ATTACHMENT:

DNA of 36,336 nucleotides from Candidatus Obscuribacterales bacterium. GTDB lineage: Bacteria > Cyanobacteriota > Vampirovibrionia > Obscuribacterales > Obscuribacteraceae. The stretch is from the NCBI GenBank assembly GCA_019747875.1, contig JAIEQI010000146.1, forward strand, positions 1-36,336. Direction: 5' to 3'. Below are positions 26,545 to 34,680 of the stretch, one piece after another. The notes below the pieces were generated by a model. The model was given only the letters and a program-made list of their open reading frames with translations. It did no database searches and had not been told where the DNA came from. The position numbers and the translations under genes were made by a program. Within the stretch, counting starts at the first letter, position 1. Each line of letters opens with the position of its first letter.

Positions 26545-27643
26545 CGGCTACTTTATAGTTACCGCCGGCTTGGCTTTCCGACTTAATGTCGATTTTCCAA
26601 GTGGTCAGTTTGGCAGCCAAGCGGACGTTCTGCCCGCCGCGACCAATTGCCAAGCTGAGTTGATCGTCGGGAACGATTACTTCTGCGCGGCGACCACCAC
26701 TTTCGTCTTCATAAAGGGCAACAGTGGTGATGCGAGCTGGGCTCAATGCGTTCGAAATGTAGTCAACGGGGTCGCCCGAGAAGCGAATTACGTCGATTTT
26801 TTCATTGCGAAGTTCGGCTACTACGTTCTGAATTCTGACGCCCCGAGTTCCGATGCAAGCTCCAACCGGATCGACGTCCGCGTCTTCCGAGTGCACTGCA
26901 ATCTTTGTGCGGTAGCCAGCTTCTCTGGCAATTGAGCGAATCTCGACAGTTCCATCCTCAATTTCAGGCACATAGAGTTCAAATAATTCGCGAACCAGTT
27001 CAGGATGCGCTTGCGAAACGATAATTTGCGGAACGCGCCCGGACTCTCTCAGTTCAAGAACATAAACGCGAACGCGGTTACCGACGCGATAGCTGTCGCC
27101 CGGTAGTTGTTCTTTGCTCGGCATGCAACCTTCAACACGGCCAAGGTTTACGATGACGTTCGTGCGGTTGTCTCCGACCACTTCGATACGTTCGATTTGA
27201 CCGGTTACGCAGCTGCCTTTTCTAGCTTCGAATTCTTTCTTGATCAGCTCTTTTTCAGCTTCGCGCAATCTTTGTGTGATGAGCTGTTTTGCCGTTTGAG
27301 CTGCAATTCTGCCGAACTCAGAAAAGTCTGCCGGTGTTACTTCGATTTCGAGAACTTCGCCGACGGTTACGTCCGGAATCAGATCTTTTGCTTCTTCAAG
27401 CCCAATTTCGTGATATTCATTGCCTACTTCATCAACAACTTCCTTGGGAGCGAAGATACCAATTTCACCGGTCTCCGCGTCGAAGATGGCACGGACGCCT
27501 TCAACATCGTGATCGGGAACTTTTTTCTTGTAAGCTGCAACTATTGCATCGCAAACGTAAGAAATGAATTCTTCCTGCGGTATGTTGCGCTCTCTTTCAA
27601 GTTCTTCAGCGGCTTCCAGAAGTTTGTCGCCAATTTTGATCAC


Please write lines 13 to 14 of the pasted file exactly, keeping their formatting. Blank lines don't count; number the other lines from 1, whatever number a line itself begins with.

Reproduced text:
27501 TCAACATCGTGATCGGGAACTTTTTTCTTGTAAGCTGCAACTATTGCATCGCAAACGTAAGAAATGAATTCTTCCTGCGGTATGTTGCGCTCTCTTTCAA
27601 GTTCTTCAGCGGCTTCCAGAAGTTTGTCGCCAATTTTGATCAC